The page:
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Validating RegEx for email

Matthew Cserhati
Greenhorn

Joined: Apr 04, 2014
Posts: 8
Hello everybody,

I am trying to add an email validator to my xhtml page, but I get this error:

<f:validateRegEx> Tag Library supports namespace: http://java.sun.com/jsf/core, but no tag was defined for name: validateRegEx

This is my code:

<h:inputText tabindex="7" styleClass="input" id="email" value="#{user.email}"
required="true" validatorMessage="Invalid email!">
<a4j:support id="emailRenderer" event="onblur"
reRender="emailPanel, errorPanel"
ajaxSingle="true"/>
<f:validateRegEx pattern="[\w\.-]*[a-zA-Z0-9_]@[\w\.-]*[a-zA-Z0-9]\.[a-zA-Z][a-zA-Z\.]*(com|net|org|edu)" />
</h:inputText>
<p:message for="email" />


...

code header:

<html xml:lang="en" lang="eng" xmlns="http://www.w3.org/1999/xhtml"
xmlns:ui="http://java.sun.com/jsf/facelets"
xmlns:h="http://java.sun.com/jsf/html"
xmlns:f="http://java.sun.com/jsf/core"
xmlns:p="http://primefaces.org/ui"
xmlns:s="http://jboss.com/products/seam/taglib"
xmlns:rich="http://richfaces.org/rich"
xmlns:a4j="http://richfaces.org/a4j">

What could be going wrong?

Thanks,

Matthew
Paul Clapham
Bartender

Joined: Oct 14, 2005
Posts: 18570
    
    8

Hi Matthew, welcome to the Ranch!

This problem is a good thing, since it provides you with an opportunity to change your mind about using a regex to validate e-mail addresses. It really isn't a good idea and your sample regex shows why -- it will declare many perfectly good e-mail addresses to be invalid. So just don't do it.
Matthew Cserhati
Greenhorn

Joined: Apr 04, 2014
Posts: 8
Paul Clapham wrote:Hi Matthew, welcome to the Ranch!

This problem is a good thing, since it provides you with an opportunity to change your mind about using a regex to validate e-mail addresses. It really isn't a good idea and your sample regex shows why -- it will declare many perfectly good e-mail addresses to be invalid. So just don't do it.


Well then what should I do?
But actually you see I only want to accept edu/com/net/... email addresses. That's the point.
Maybe I oughta leave the Ranch/plantation.
Paul Clapham
Bartender

Joined: Oct 14, 2005
Posts: 18570
    
    8

What should you do? I would suggest just not validating e-mail addresses. After all if people want to get e-mails from your system they will take some care in typing them correctly. Or if you don't feel comfortable with that, I have seen sites which ask you to type your e-mail address twice, in two separate fields. Presumably the site complains if the two fields don't contain the same data.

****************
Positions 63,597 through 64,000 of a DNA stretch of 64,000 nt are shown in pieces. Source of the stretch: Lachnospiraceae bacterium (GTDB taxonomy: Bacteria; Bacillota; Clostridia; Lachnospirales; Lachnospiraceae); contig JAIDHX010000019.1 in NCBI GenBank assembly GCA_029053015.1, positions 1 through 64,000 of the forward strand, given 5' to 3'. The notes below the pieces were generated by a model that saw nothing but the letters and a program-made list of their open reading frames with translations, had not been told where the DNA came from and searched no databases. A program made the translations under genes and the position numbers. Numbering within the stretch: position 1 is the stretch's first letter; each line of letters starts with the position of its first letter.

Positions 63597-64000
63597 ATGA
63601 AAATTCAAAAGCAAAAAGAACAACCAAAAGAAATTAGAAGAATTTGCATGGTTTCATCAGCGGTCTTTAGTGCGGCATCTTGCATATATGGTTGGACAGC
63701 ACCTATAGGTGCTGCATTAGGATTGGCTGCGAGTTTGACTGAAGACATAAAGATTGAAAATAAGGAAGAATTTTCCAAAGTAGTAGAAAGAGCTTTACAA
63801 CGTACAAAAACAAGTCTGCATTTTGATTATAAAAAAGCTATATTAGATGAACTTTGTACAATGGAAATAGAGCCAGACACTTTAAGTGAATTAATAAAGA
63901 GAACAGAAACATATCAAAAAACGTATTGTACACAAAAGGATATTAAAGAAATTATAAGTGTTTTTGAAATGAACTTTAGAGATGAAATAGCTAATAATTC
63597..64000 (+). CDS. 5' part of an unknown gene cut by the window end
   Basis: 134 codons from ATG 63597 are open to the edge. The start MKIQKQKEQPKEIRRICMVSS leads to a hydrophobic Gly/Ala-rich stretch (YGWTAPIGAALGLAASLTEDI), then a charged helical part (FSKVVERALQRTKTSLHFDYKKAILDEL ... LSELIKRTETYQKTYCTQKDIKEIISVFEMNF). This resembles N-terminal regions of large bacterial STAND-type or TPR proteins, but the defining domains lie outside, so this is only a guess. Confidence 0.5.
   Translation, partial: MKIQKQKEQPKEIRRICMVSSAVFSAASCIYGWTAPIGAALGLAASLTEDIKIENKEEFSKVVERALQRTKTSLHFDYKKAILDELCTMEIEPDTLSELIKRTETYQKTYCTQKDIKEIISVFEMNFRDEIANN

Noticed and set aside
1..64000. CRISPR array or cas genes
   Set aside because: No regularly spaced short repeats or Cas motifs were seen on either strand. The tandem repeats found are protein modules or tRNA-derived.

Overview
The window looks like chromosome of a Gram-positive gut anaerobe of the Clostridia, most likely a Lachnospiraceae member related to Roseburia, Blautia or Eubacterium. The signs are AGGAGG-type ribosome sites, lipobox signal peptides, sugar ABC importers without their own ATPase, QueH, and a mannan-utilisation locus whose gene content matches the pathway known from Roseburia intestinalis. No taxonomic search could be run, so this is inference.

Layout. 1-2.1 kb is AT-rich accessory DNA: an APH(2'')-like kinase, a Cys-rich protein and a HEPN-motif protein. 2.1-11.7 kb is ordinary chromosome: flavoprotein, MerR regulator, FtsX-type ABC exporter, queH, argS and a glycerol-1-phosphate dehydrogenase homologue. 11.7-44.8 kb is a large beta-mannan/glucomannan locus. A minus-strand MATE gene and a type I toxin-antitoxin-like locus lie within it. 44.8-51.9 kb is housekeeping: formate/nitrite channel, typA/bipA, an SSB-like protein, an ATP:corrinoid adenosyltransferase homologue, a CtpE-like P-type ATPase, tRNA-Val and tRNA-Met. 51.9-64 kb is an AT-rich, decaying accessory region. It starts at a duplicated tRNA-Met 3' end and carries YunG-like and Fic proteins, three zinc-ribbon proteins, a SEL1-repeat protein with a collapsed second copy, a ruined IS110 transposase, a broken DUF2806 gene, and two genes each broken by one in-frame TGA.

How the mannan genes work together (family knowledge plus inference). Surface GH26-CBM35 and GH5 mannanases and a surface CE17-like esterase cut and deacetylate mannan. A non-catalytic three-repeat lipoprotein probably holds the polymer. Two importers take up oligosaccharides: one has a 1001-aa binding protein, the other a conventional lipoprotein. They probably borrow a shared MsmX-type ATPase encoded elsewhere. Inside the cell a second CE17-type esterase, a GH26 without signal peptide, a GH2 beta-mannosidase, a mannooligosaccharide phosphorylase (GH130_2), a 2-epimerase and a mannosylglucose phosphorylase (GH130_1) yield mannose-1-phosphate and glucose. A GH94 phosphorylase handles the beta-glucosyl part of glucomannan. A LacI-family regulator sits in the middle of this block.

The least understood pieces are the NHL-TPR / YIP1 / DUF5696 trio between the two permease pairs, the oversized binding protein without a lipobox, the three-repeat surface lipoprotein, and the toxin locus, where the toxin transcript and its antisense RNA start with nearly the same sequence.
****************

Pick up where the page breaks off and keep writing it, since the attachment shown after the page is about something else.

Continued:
Paul Clapham
Bartender

Joined: Oct 14, 2005
Posts: 18570
    
    8

Matthew Cserhati wrote:But actually you see I only want to accept edu/com/net/... email addresses. That's the point.


Really? That strikes me as a very strange requirement. Is it possible for you to go into why that came about?
Matthew Cserhati
Greenhorn

Joined: Apr 04, 2014
Posts: 8
Paul Clapham wrote:What should you do? I would suggest just not validating e-mail addresses. After all if people want to get e-mails from your system they will take some care in typing them correctly. Or if you don't feel comfortable with that, I have seen sites which ask you to type your e-mail address twice, in two separate fields. Presumably the site complains if the two fields don't contain the same data.


Okay but we don't want people to register from just anywahere, like with yahoo or gmail accounts. They have to be from the research community, hence we restrict email addresses to only net, edu or com.

There are tons of other websites which deal with email validation, I mean I've just googled them but I can't solve this special problem.
Ulf Dittmer
Marshal

Joined: Mar 22, 2005
Posts: 41863
    
  63
OK, so maybe email validation is in order, but not via a regexp. Actually, a regexp might still be used, but only a very loose one that only catches obvious typos. That could be the first step. A pattern I have used in the past was "^\\S+@([-\\w]+\\.){1,4}[a-z]{2,6}$", but these days the last part can be more than 6 characters. And be sure to remove leading and trailing white space before applying this pattern.

The deeper problem is that you say you don't want Yahoo/Hotmail/Gmail addresses, but you do want .com in general - which all those are.

If this was my problem I might start with a whitelist and a blacklist. The whitelist might contain ".edu", ".ac.uk", ".ac.il" etc. - addresses that you know are welcome. The blacklist would contain "gmail.com", "googlemail.com", "yahoo.com", "hotmail.com" etc. - which you know are not welcome. You would iterate through both lists, and use String.endsWith to decide what to do about them.

But all the rest -".com", ".net", ".org" and most country domains- don't give you much to work with. So you need to decide how you want to handle those.


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Matthew Cserhati
Greenhorn

Joined: Apr 04, 2014